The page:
Roads Less Traveled: 36°03’02.7″N, 81°51’40.1″W

There's a spot on the Blue Ridge Highway where I love to watch sunsets. I've been to it hundreds of times. (photo by Tyler Penland)

36°03’02.7″N 81°51’40.1″W are some very special coordinates for me. If you ever visit them, you will find a wide expanse of exposed quartzite with embedded veins of hard white quartz sticking out in the middle of an otherwise very green forest. Off the end of this rock is a spectacular view that I have visited in every season in nearly every weather condition. I haven’t seen it covered in snow, but that will change soon enough. It is by far the best spot for a sunset in its area that doesn’t require a multi-mile hike in and out.

The common name for this area is Flat Rock, and it is located right on the Blue Ridge Parkway.

(photo by Tyler Penland)

You have no doubt seen me share shots from here over and over, and that is because I visit it a lot. I have probably seen over 200 sunsets from here, if not more. My favorite time to visit is during the spring when the wildflowers bloom.

The image above features early season wild irises. These are generally the first to bloom, although they often put up a race with the blackberry and blueberry bushes.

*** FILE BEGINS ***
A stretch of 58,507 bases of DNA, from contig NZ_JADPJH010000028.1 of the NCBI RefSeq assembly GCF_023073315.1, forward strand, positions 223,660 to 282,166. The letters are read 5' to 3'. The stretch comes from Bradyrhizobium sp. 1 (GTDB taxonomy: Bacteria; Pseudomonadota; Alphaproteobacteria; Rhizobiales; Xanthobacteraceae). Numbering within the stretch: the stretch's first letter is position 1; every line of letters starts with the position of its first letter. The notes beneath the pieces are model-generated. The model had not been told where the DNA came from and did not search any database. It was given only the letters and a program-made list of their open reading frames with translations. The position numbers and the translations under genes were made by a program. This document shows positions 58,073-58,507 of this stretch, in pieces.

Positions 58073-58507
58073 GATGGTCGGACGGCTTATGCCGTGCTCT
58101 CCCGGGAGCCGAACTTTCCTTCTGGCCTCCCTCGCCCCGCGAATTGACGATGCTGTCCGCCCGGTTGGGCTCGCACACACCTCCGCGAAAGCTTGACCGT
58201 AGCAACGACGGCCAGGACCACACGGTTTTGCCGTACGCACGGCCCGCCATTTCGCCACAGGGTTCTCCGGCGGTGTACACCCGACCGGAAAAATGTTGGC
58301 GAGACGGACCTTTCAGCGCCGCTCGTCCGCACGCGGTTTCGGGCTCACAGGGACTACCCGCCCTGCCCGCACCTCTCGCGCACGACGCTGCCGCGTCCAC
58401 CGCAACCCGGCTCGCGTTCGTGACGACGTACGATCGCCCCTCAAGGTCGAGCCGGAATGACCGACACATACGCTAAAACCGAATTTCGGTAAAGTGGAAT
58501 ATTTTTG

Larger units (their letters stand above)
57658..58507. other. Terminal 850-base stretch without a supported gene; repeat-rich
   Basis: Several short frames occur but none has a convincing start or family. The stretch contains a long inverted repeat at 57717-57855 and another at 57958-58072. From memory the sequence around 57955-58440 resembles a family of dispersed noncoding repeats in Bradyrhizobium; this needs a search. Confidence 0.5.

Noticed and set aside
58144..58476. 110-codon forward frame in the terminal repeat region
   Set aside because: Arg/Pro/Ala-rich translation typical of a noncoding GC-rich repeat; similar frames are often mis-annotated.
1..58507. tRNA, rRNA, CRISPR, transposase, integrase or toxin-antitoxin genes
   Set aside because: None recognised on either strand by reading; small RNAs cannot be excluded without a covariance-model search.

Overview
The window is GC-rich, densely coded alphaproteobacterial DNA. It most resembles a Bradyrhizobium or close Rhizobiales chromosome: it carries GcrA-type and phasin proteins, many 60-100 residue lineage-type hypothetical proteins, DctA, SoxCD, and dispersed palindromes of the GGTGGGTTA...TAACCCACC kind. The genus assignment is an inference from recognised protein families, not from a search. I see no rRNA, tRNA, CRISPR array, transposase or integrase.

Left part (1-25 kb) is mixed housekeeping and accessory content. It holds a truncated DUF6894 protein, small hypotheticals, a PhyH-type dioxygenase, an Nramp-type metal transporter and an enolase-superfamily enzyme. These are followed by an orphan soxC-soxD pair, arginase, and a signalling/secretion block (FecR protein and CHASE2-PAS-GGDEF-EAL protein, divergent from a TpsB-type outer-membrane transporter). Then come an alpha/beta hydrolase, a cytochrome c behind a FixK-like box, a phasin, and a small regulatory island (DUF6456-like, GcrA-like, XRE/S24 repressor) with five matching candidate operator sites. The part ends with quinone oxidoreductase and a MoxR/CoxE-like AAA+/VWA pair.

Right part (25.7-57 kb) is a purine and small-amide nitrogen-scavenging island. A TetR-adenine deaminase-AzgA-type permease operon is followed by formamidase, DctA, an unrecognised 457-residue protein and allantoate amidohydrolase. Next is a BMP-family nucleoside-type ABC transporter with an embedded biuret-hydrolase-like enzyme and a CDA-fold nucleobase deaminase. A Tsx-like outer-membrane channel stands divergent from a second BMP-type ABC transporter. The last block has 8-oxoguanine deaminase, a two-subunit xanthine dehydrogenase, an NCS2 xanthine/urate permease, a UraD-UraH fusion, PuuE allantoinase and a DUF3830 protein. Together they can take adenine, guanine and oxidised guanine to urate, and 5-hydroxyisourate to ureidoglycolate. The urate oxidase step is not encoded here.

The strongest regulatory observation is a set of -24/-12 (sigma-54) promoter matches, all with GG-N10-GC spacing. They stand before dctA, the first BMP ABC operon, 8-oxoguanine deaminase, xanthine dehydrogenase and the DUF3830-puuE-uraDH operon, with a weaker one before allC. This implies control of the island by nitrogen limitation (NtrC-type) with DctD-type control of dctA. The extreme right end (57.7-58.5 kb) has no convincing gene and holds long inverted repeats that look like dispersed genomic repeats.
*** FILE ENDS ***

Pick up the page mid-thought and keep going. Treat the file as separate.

The weather on this exposed face is very rough, with strong winds and cool/cold temps persisting well into May most years.

(photo by Tyler Penland)

In most years, by mid-May, this spot is covered with my second favorite bush: Catawba Rhododendron.

(photo by Tyler Penland)

This pink, flowering cousin of the azalea is common in the higher elevations of Georgia, North Carolina, Tennessee, and Virginia. It prefers cooler temperatures during the summer, so it struggles at lower elevations, but I have seen them growing sporadically there too.

(photo by Tyler Penland)

I have visited this outcrop enough to know which bushes tend to bloom first, and I’ve shot the same ones in different years. There is some variation in the color from bright pink to deeper pink.

A little later on in the month of May, the Mountain Laurels will bloom. In a good and lucky year, you can catch both of these beautiful plants side by side. I managed to catch them last year during a spectacular sunset.

(photo by Tyler Penland)

Mountain Laurel is a beautiful plant. It can be found all over North Georgia and blooms anywhere from late April to early May, depending on the weather. It grows from the lower elevations to the higher and blooms in a wave that moves uphill through the seasons.

The latest laurels above 6000ft in the TN/NC mountains don’t bloom until June!

(photo by Tyler Penland)

I would be remiss if I left out how absolutely beautiful this outcrop can be in the fall as well. Good weather sunsets are a bit harder to come by, but this past fall, I snagged one phenomenal one on a hike my 18-month-old joined me on. This spring, he has come out for a lot of them, and it is another reason why I love this spot.

(photo by Tyler Penland)

Have a great week, and if you are ever nearby, be sure to visit Flat Rock at Milepost 309 on the Blue Ridge Parkway.

I’ll see you on the road…..

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